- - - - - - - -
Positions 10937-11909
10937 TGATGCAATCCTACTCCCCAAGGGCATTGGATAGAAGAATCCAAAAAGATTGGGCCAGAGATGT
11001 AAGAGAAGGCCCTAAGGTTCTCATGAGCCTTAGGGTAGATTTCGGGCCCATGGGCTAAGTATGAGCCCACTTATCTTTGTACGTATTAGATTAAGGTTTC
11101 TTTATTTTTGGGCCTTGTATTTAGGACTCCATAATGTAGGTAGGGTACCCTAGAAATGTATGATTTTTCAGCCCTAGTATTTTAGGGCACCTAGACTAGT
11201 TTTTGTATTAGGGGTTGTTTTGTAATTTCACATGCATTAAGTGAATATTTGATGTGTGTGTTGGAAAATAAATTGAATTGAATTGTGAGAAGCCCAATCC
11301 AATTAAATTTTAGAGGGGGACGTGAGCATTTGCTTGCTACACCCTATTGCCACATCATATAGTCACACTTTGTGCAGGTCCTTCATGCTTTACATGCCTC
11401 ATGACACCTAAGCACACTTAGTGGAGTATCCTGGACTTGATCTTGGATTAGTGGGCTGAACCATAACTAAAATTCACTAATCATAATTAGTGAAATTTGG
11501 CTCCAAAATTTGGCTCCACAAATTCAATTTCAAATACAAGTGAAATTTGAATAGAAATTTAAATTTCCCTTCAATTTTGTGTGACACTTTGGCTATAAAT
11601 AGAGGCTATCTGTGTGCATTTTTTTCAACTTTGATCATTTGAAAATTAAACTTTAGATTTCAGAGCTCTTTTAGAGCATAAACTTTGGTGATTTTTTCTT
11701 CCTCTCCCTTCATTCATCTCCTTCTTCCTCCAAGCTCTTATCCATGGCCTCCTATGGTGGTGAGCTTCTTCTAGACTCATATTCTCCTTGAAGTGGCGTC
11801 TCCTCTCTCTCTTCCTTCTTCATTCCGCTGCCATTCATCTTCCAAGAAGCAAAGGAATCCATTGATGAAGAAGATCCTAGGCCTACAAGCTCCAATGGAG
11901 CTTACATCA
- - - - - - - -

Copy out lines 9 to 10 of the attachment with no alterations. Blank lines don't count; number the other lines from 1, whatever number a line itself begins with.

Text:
11601 AGAGGCTATCTGTGTGCATTTTTTTCAACTTTGATCATTTGAAAATTAAACTTTAGATTTCAGAGCTCTTTTAGAGCATAAACTTTGGTGATTTTTTCTT
11701 CCTCTCCCTTCATTCATCTCCTTCTTCCTCCAAGCTCTTATCCATGGCCTCCTATGGTGGTGAGCTTCTTCTAGACTCATATTCTCCTTGAAGTGGCGTC